donderdag 27 oktober 2016
Hillary Clinton’s America, Wall Street in the Saddle
October 27, 2016
Tomgram: Nomi Prins, Too Big to Fail, Hillary-Style
Donald Trump has long campaigned on the promise of running the country the way he's run his businesses. On that basis, we essentially already know what it would mean if he entered the Oval Office and applied his personal business acumen to this nation (and the rest of the world). There's a surprisingly full record to cite. Who can forget, for instance, what happened to his signature gambling resorts in Atlantic City? Who can forget their serial failures in what was still relatively good times in that city, including the repeated trips to bankruptcy court and the way he stiffed local contractors and suppliers, running them out of business? As Russ Buettner and Charles Bagli of the New York Times summed it up: “He put up little of his own money, shifted personal debts to the casinos and collected millions of dollars in salary, bonuses, and other payments. The burden of his failures fell on investors and others who had bet on his business acumen.”
In his pre-political years, he perfected what Kurt Eichenwald of Newsweek dubbed “the art of the bad deal”: “lost contracts, bankruptcies, defaults, deceptions, and indifference to investors.” And from every bad deal for those who supported him, he’s almost always walked away better off. All in all, it’s quite a record (and don’t even mention Trumped Up University). There is no reason to believe that this pattern of behavior would change in the White House. After all, The Donald’s record shows a remarkable consistency, so it's possible to imagine with a fair degree of accuracy what you’re going to get.
Take election night 2012 when The Donald was still a Mitt Romney supporter. CNN recently reported on his tweets that night and judging by his comment on the Chinese invention of climate change, his complaints about polling violations, his outburst about “sham” elections, and in the wake of Romney’s loss his call for “revolution,” there hasn't been much truly new under the Trumpian sun in 2016 -- not even his last tweet of that night four years ago: "We have to make America great again!” In other words, his record should be considered remarkably predictive. So count on this: from the Oval Office, he’ll walk away a richer man, leaving the rest of us holding the bag, and his supporters, particularly white working class men, in a striking version of hell.
Then, of course, there’s the other candidate. You know who -- the woman who never saw a bank CEO she couldn’t get a couple of hundred thousand dollars from for giving thoroughly unsurprising speeches. Today, TomDispatch regular Nomi Prins, author of All the Presidents' Bankers, explores what our world might be like if The Donald goes down in flames and Hillary Clinton enters the White House next January. Consider this, economically speaking, the definition of a hold-onto-your-hats election, no matter who wins. Tom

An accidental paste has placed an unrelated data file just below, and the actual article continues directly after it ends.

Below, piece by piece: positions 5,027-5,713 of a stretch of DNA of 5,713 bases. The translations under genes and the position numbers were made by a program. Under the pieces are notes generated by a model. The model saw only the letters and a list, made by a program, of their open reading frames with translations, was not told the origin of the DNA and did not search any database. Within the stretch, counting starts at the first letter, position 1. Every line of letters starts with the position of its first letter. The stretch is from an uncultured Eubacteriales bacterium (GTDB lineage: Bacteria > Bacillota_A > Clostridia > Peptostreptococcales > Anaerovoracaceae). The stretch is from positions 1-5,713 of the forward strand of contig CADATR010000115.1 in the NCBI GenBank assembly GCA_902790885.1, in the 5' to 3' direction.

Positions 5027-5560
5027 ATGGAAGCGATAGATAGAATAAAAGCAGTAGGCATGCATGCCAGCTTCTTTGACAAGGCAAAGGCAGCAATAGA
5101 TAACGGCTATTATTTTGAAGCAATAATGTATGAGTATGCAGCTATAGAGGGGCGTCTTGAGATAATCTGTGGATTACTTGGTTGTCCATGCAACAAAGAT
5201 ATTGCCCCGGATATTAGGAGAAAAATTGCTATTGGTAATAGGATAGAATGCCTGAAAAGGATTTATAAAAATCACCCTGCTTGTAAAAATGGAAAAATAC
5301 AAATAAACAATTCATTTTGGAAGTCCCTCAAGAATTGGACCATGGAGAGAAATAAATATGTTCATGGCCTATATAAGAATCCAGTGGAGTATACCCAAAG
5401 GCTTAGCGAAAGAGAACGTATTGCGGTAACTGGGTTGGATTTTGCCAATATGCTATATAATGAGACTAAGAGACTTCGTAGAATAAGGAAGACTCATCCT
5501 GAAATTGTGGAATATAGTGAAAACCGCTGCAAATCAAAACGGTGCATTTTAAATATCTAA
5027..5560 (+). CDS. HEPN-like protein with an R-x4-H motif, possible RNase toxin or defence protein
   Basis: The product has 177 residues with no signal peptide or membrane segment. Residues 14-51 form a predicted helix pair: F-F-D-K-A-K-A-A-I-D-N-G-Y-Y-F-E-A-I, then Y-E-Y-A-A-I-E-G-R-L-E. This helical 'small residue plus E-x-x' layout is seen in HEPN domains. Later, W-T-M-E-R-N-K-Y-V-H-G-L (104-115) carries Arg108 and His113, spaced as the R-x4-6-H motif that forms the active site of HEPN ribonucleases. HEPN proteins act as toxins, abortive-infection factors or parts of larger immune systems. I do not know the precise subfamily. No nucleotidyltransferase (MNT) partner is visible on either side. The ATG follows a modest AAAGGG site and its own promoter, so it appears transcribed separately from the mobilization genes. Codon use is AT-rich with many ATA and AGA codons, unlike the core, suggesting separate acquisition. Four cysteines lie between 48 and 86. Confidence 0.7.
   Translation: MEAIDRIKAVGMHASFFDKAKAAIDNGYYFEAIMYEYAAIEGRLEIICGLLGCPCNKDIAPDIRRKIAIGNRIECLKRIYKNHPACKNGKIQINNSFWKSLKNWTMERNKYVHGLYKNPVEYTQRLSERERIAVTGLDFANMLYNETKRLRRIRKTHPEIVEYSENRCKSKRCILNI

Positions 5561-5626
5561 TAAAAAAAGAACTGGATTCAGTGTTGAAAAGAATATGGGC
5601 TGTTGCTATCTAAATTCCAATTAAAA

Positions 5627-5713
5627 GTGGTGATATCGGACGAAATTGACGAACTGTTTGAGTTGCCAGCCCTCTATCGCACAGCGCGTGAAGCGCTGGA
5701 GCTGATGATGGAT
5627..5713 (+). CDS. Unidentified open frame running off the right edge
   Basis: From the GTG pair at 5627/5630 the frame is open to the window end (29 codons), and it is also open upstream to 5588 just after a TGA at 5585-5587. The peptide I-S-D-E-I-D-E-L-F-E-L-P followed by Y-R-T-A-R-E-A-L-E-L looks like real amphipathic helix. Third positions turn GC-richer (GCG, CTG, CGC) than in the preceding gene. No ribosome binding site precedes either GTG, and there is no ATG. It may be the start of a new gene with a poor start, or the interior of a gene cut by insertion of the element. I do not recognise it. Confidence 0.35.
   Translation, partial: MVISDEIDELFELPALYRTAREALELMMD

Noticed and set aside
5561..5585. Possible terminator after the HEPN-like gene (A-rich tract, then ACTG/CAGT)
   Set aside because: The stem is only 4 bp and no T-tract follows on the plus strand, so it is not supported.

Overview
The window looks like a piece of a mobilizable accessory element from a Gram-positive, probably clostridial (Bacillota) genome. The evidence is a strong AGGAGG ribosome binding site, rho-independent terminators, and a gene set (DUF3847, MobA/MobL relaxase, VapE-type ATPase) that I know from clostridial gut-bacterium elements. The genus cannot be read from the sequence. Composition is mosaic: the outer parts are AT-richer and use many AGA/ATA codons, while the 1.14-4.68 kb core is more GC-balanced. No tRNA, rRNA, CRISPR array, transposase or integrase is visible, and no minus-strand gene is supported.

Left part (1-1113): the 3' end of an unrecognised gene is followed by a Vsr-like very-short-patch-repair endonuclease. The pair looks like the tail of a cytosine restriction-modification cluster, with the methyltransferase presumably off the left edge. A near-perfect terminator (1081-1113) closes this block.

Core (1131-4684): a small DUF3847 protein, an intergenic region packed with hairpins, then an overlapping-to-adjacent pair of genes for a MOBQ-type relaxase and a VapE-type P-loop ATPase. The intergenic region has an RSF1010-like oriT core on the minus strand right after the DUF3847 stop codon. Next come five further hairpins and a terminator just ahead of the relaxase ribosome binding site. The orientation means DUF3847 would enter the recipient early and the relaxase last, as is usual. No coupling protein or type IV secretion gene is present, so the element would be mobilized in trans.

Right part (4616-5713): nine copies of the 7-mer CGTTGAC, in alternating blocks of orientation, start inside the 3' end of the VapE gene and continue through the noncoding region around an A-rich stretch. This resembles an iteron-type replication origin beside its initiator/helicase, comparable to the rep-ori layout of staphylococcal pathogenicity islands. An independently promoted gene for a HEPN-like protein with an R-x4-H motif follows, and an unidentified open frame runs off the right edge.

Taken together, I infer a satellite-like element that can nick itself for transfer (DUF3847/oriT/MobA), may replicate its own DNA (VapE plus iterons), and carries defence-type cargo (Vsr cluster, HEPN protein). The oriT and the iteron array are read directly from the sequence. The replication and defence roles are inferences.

Waking Up in Hillary Clinton’s America
Wall Street in the Saddle
By Nomi Prins
As this endless election limps toward its last days, while spiraling into a bizarre duel over vote-rigging accusations, a deep sigh is undoubtedly in order. The entire process has been an emotionally draining, frustration-inducing, rage-inflaming spectacle of repellent form over shallow substance. For many, the third debate evoked fatigue. More worrying, there was again no discussion of how to prevent another financial crisis, an ominous possibility in the next presidency, whether Donald Trump or Hillary Clinton enters the Oval Office -- given that nothing fundamental has been altered when it comes to Wall Street’s practices and predation.
At the heart of American political consciousness right now lies a soul-crushing reality for millions of distraught Americans: the choices for president couldn’t be feebler or more disappointing. On the one hand, we have a petulant, vocabulary-challenged man-boar of a billionaire, who hasn’t paid his taxes, has regularly left those supporting him holding the bag, and seems like a ludicrous composite of every bad trait in every bad date any woman has ever had. On the other hand, we’re offered a walking photo-op for and well-paid speechmaker to Wall-Street CEOs, a one-woman money-raising machine from the 1% of the 1%, who, despite a folksiness that couldn’t look more rehearsed, has methodically outplayed her opponent.
With less than two weeks to go before E-day -- despite the Trumptilian upheaval of the last year -- the high probability of a Clinton win means the establishment remains intact. When we awaken on November 9th, it will undoubtedly be dawn in Hillary Clinton’s America and that potentially means four years of an economic dystopia that will (as would Donald Trump’s version of the same) leave many Americans rightfully anxious about their economic futures.
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